My parents were stricter with me than they were with my sisters. Even though I was kind of sweet and shy and not at all a troublemaker, they held me to a higher standard. Maybe they knew my potential, or maybe they wanted to do everything right for their last child.
I remember we used to play so many games. Family games on Wednesday nights were always a big deal, especially with my dad. We’d play gin rummy or Monopoly or other board games, and they were really competitive. That’s where I got my fighting spirit; competition was a positive thing in our house, not a negative one. There were always winners and losers, though—nobody would be handed a win out of pity. My mom was actually the only one who wouldn’t laugh in your face when she won. If it was just me and her, the outcome of the game really didn’t matter. But not my dad! He would literally do a dance around the house after he won. It was extremely annoying.
Like I said, competition was all in good fun, but I’m not sure how fun Jeri thought it was when I first beat her in a footrace. I’d always been one step behind her in everything, but when I was nine I realized I was pretty fast and I might have a chance at doing something better than her. I’d stopped thinking my name was “Jeri’s little sister” instead of Alex, and I was going to assert myself!
“I’m going to beat you! You’ve got no chance. I’m going to win,” Jeri yelled at me as we were about to race against each other at the school across from our house.
“Just you watch me,” I said as I took off running.
Jeri couldn’t even keep up—I crossed the finish line way before her. I’m sure she’d deny it to this day, but I remember it clearly. I totally killed her.
My dad really wanted us to be athletic, and we all played different sports when we were little. I played soccer, softball, basketball, volleyball, and even participated in local track meets, which I loved.
I was probably three when I really learned how to catch a ball, and that was when Dad decided I was destined for softball. My sisters had been playing in a softball league for years, so I’d seen lots of their games. I remember holding on to the fence outside one of their games, poking my nose through as I cheered them on. Dad signed me up for a team as soon as I was old enough, and from then on I played softball more often and more intensely than any other sport. The first team I played on was a T-ball team called the A’s, and it was, of course, coached by my dad.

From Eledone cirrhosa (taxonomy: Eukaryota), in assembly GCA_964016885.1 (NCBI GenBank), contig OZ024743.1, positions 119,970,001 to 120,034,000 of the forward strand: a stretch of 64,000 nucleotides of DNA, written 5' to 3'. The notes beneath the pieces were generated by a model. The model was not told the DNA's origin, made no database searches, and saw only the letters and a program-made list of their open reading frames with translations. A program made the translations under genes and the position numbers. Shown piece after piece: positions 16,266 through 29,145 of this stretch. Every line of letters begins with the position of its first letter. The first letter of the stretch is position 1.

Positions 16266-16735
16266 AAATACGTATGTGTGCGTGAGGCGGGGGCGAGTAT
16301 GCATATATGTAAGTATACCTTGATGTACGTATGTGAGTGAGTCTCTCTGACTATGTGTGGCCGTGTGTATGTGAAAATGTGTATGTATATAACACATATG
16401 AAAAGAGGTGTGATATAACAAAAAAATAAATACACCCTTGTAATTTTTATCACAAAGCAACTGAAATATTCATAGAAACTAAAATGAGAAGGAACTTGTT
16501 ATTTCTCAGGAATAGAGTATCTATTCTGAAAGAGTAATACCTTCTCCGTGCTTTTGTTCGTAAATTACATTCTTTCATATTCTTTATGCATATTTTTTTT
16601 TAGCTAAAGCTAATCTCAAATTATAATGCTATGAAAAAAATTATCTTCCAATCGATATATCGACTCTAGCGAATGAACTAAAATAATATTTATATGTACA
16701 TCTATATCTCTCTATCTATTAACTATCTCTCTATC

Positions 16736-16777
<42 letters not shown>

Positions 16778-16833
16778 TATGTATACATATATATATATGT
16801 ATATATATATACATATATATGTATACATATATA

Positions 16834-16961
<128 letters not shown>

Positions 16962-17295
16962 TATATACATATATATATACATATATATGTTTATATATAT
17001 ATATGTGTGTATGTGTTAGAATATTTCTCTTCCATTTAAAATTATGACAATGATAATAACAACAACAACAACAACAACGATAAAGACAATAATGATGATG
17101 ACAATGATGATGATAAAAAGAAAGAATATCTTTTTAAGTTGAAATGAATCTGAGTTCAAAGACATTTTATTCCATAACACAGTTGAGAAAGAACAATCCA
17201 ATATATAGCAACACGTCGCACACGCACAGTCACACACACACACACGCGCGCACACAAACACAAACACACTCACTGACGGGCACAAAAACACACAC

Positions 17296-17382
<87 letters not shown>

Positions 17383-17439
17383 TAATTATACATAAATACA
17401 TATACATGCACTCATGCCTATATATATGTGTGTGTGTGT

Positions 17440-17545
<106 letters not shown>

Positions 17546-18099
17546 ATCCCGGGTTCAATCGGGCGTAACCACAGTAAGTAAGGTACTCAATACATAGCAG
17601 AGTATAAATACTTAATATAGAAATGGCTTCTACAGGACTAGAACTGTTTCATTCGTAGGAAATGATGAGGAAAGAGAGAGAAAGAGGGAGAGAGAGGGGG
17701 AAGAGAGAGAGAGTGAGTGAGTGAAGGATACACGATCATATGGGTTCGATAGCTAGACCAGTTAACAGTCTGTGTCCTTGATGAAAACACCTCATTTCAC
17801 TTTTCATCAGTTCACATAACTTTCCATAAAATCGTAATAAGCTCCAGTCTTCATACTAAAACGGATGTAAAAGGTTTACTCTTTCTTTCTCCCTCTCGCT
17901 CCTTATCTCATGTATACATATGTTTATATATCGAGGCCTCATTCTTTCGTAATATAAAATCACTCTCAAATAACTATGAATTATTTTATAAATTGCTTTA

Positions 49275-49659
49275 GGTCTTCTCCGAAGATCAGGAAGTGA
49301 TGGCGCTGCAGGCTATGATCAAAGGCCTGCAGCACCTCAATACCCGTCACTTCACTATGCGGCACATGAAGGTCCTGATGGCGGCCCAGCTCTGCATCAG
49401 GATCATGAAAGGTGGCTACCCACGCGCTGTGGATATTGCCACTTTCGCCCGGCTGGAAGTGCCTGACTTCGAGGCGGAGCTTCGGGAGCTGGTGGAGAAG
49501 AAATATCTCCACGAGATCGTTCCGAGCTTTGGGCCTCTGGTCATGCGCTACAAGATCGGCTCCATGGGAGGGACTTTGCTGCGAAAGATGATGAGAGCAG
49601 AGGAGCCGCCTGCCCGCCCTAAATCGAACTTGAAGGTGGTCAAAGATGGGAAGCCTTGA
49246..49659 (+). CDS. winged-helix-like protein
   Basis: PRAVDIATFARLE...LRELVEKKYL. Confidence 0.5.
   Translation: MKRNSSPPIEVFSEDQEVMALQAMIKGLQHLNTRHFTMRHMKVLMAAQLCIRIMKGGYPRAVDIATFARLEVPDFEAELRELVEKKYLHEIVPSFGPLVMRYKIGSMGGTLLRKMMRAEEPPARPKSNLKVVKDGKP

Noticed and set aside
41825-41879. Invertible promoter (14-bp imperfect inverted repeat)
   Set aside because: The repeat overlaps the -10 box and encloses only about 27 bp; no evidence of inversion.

Jenny and Jeri were really good at school, but I took to athletics a little more than them, so I think that’s when my dad started pushing me harder than them. It wasn’t in a bad way—he just nudged me to do something I seemed naturally inclined toward and that I liked.
We would go to Anaheim Angels baseball games all the time. My dad had season tickets for a few years, and every time we went, he made sure that I brought my glove just in case I caught a foul ball. It was always so fun going to games, but now that I’m so into soccer, I look back and think, Wow, baseball is boring. Why did I enjoy it so much? Maybe it was just because I liked making my dad proud.
One day when I was about nine, though, I decided I’d had enough. I’d been playing soccer since I was five, and I’d realized that it was the sport for me.
I turned to my dad and said, “You know what? I don’t like softball.”
“What?” I could see the shocked look on my dad’s face. I was so good! How was it possible that I didn’t like it?
“I like soccer. I like to run.”
Dad’s face visibly softened. You see, he just wanted me to be happy and to chase my dreams. His goal—for me to love softball as much as he loved baseball—wasn’t the most important thing. He just wanted me to follow my passion, whatever it was. And it was clear that my passion was soccer.
Pushing Moves You Forward
There’s probably someone really important in your life who pushes you toward a goal—it could be your teacher, your mom, your grandfather, or someone else entirely—and you might disagree with them sometimes. I disagreed with my dad all the time! But I think you still need to value their place in your life. If you listen to them and let them in, they will probably nudge you just a little harder to find your passion. I’ll always thank my dad for doing that for me.